8-12-2011 Links: Pedey vs Cano, Sabathia vs Sox, Gonzalez grounded, defense, prospects report card

Dustin Pedroia is in the midst of his best season ever, and it has sparked discussions about whether he or Robinson Cano is the best second baseman in baseball. Here is Jonathan Scippa’s interesting take. As for me, give me Pedey every time.

Coming into the year, we were worried about our lefty-leaning lineup and some very tough starters in our division. So why is CC Sabathia so bad against Boston this season? David Pinto takes a look.

Mike Axisa at FanGraphs has some nice plots which show how Adrian Gonzalez has fallen into hitting a ton of grounders since about June 18, and how that has directly sapped his home run power. He could be headed for about a 27 HR season, which is lower than most people predicted, but is pretty well in line with the 30 HRs I predicted.

As Sox Therapy points out, the Red Sox defense has gone from very good to great this season, and it’s been a huge reason for our success in June and July.

Wondering how our top prospects are doing on the farm? John Sickels has a summary for you. (SPOILER: It ain’t pretty.)

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Link 4-20-2011: Who’s afraid of the Yankees?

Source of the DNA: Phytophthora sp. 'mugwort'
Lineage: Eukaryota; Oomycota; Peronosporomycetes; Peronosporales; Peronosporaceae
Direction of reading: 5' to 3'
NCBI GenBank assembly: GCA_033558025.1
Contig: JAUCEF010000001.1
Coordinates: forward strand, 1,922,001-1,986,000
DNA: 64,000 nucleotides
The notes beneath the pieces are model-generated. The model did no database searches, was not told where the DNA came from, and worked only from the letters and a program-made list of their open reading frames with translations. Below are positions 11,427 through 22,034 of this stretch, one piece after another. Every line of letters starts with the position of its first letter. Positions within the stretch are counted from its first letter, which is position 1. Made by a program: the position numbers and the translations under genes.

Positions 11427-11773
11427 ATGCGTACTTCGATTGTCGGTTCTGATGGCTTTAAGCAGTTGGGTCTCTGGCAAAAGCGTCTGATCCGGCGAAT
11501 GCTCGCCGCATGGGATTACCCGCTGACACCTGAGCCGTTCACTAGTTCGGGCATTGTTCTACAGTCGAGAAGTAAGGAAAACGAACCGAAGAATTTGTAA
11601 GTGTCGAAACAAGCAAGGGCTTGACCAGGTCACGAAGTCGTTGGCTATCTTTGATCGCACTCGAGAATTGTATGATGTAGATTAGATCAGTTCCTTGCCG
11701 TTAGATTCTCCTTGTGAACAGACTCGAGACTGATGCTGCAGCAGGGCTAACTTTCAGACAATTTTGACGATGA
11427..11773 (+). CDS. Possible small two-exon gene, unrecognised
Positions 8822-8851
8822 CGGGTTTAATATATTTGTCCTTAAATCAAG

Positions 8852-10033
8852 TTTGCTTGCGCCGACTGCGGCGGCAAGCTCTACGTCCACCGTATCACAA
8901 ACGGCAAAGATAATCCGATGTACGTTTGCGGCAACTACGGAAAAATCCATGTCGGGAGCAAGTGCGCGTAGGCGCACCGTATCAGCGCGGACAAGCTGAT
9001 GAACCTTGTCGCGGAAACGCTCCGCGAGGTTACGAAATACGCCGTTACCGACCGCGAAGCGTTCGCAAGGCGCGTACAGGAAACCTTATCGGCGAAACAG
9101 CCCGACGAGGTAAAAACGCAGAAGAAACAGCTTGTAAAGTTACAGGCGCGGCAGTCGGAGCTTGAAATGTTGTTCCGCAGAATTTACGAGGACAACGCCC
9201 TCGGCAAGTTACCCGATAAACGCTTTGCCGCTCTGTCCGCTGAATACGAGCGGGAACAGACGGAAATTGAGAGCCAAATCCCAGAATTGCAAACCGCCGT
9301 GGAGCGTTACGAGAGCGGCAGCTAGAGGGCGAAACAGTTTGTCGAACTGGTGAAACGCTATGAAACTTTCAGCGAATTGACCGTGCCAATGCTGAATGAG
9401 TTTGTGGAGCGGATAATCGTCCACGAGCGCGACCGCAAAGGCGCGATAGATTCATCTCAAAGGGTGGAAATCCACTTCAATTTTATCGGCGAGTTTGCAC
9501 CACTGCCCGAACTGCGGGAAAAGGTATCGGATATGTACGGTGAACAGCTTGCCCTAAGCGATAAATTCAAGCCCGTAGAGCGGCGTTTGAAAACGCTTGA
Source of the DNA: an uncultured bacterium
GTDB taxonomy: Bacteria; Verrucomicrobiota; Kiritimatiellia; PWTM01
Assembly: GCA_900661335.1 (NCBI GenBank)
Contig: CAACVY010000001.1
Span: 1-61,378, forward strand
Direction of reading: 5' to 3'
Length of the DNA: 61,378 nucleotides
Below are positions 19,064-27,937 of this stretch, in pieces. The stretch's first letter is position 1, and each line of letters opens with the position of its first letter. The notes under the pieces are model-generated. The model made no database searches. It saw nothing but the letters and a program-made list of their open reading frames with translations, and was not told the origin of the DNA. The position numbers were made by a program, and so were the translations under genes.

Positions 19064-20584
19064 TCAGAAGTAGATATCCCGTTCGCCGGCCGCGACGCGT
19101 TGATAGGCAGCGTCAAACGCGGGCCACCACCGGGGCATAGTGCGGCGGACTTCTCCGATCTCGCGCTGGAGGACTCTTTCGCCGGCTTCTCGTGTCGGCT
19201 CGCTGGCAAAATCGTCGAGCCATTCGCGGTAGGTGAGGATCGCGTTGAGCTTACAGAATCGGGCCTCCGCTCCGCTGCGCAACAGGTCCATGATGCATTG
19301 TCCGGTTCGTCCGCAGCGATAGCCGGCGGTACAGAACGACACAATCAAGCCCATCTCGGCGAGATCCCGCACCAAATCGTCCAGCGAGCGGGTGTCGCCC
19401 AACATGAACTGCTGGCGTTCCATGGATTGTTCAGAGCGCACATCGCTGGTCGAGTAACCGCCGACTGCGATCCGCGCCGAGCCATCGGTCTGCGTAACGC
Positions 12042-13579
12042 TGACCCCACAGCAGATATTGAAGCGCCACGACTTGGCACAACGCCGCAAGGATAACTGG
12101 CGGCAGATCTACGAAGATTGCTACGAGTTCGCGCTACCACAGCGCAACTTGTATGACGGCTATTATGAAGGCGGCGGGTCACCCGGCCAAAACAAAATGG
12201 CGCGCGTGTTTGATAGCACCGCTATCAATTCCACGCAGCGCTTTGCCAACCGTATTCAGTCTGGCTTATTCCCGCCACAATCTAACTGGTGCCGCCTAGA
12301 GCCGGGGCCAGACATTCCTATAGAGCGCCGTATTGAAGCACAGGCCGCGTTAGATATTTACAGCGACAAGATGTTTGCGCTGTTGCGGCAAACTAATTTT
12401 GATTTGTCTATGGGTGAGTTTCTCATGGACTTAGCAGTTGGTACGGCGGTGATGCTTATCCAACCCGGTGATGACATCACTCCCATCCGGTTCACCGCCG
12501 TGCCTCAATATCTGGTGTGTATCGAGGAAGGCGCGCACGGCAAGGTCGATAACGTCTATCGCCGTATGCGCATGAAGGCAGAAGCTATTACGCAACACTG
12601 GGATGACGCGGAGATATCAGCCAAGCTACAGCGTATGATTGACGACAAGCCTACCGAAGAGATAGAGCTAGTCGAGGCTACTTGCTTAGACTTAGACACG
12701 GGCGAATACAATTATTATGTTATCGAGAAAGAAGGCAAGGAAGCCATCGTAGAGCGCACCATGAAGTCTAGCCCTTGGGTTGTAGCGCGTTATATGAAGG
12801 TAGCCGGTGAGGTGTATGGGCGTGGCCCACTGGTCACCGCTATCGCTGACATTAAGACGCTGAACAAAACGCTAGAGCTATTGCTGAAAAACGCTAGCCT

Yeah, they’re on top of the division, but looking at the New York Yankees, they’ve got some issues to deal with. Beyond the Box Score sums it up rather well, but here are three bullet points:

The rotating rotation

Even with the solid performance of Ivan Nova, they were already down a rotation spot. Now with Phil Hughes not able to repeat his early success, the Yankees are stuck with some combination of Kevin Millwood, Freddy Garcia, Bartolo Colon, and Andrew Brackman to fill 1.25 slots. Oh, and A.J. Burnett is the other starter. Forgive me for being underwhelmed. I don’t see any of these guys being able to produce a Hughes-like season, apart from Hughes. They need quality innings, and it’s not clear how many they can get out of this group.

Unsustainable offense

The Yankees have been on an offensive tear, thanks to a Major League-leading 29 home runs in 15 games, or a clip of two taters per contest. I know they’ve got firepower, but that’s a lot, even for them. Consider that last year, Toronto hit only 257, or 1.58 per game to lead all of baseball in that category.┬áThe Yankees are hitting .256 as a team, but have suffered from some poor BABIP (.256 as a team) so they will stand to get some more hits. But they will experience a power outage at some point, and it’s gonna hurt.

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4-8-2011: Yankees series predictions, Aceves called up